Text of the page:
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Bill Would Abolish Kansas' Death Penalty

By: Associated Press Email
By: Associated Press Email

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Friday, February 6, 2009

A state lawmaker wants to see the Kansas death penalty abolished to help close the state's projected budget shortfall of $199 million.

State Sen. Caroline McGinn introduced the bill, saying lawmakers "need to be thinking out of the box" to save money. The Sedgwick Republican said the death penalty hasn't proven to be a deterrent to crime, and there's always the risk of executing an innocent person.

The Senate Judiciary Committee has scheduled hearings Feb. 26-27 on the bill that says nobody could be sentenced to death after July 1.

Death penalty foes on Thursday said that given the current budget problems, executions are too expensive and unnecessary because Kansas has an alternative -- life in prison without parole.

In a 2003 state audit of 22 first-degree murder cases found that the median cost for those leading to the death penalty was $1.2 million. That compared with $740,000 for the median non-death penalty cases reviewed.

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DA Nola Foulston's Comment on Senate Bill 208

We have only recently become aware that there was a plan to introduce a bill to abolish the Kansas Death Penalty because of claimed extraordinary expense in the prosecution and defense of these cases. This office was never consulted during the preparation of this bill or made aware that there was a plan to abolish the death penalty.

In 2003, the Kansas Legislative Post Audit committee attempted to study the “cost” of a death penalty cases in comparison to other cases. The study was fraught with misperceptions and inappropriate comparisons. It should be remembered that costs are not driven by punishment; they are driven by the individual facts of each case. See Kansas Criminal Law Handbook, Fourth Edition: Chapter 30 Role of the Prosecutor in Capital Litigation, Section 30.12 pp: 30-7to 30-9 “The Cost of Death Penalty Cases” by District Attorney Nola Tedesco Foulston [2006]. Evaluating the costs of a death penalty case is difficult, if not impossible, to analyze in a quantitative way.

As prosecutors, we are required to apply and follow the law as enacted. During the 1993-94 legislative sessions, Kansas enacted K.S.A.21-3439 that reinstated the death penalty in our state. The capital murder law provides for a sentence of death in only very limited circumstances.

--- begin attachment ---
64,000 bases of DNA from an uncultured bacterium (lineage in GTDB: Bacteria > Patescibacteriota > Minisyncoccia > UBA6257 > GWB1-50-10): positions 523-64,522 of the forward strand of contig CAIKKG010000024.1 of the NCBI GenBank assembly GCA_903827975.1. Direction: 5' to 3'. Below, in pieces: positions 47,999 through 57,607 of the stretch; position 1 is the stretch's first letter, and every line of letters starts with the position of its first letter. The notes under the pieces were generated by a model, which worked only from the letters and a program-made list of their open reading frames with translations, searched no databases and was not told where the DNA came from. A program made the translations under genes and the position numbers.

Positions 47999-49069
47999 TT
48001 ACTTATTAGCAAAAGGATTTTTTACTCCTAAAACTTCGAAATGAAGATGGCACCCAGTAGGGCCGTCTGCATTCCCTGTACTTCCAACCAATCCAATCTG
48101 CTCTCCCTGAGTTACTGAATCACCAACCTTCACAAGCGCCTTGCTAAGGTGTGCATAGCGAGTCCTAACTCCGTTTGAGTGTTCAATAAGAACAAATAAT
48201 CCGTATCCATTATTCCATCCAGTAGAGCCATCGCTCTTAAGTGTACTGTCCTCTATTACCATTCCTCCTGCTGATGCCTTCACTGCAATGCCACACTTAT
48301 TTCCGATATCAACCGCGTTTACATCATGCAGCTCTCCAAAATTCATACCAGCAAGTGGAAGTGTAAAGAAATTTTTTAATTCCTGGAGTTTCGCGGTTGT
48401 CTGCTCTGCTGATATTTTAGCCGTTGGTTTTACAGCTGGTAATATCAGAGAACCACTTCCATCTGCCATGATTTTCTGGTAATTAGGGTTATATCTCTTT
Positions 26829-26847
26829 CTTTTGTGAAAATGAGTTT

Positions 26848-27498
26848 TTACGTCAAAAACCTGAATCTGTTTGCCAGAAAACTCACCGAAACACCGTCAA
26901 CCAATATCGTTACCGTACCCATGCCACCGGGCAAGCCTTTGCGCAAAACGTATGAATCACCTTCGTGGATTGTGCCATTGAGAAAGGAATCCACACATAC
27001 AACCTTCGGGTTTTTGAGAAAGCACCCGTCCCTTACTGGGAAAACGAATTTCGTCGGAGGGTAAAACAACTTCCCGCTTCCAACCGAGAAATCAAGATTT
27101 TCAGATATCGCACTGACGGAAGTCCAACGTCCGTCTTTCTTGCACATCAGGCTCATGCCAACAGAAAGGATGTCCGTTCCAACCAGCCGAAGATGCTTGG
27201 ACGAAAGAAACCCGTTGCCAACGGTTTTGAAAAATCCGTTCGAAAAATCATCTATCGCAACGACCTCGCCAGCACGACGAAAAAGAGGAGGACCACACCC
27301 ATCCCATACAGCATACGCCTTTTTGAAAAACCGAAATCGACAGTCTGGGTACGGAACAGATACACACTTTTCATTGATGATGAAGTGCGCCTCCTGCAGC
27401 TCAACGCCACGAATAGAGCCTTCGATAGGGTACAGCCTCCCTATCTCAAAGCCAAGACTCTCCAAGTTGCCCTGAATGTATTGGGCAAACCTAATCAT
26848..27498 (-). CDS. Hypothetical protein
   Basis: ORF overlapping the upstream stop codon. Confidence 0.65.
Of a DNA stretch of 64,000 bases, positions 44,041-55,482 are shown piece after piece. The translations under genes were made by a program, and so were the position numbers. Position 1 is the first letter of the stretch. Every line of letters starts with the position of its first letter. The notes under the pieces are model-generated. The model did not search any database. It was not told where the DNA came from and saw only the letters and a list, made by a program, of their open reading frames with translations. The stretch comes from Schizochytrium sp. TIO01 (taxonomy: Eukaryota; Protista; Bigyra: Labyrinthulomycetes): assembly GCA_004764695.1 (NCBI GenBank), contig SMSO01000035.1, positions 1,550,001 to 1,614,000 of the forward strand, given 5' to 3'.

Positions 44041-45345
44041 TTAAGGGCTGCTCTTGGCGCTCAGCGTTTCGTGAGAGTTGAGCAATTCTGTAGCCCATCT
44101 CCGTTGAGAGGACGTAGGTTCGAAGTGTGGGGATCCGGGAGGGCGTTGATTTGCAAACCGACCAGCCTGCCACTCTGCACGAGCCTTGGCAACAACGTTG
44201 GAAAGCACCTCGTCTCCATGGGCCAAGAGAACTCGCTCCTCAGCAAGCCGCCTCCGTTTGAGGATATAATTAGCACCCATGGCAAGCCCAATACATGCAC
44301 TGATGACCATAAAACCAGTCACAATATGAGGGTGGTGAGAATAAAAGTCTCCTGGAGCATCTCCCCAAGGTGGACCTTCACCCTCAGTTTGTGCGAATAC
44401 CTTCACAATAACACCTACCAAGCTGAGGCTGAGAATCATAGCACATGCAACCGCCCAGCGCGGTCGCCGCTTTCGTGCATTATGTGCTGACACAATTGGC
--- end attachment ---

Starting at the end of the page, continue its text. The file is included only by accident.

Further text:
Since it’s inception on July 1, 1994, there have been only eleven [11] individuals placed on death row during this 14.5 year period. . Two of those individuals, Jonathan and Reginald Carr, were convicted for the deaths of five individuals in our community. During the prosecution of this case, this office took great care to assure the public safety while marshalling expenditures so that no extraordinary cost would be incurred. In fact, the entire prosecution of this case caused no additional budget impact.

The application and use of the Death penalty by Kansas prosecutors has been carefully and narrowly applied since its inception.

The Kansas Death Penalty Statute has been upheld as constitutional by the United States Supreme Court in the Sedgwick County case of State of Kansas v. Michael Marsh.

Public concerns for the safety and welfare of its citizens were the driving force behind the enactment of the Kansas Death Penalty. Between the years 1972 [Furman decision that caused many states to repeal their death penalty statutes] and 1994, Kansas had no death penalty statute. It is ironic to note the grave concern expressed by citizens of this state who were alarmed to learn that the prosecution of Dennis Rader [BTK] for 10 homicides committed in Sedgwick County were ineligible for death penalty consideration since they all occurred during the period of time in which Kansas had no death penalty.

As District Attorney, I am aware that across the nation similar moves have been made to repeal death penalty statutes based on the faulty assessment that the cost of these cases is too burdensome. Often the driving force is, in reality, a moral objection rather than a financial one. In considering the expenses associated with death penalty litigation, there must be a concomitant assessment of the loss to victims, their families and our communities.

District Attorney Nola Tedesco Foulston
18th Judicial District of Kansas


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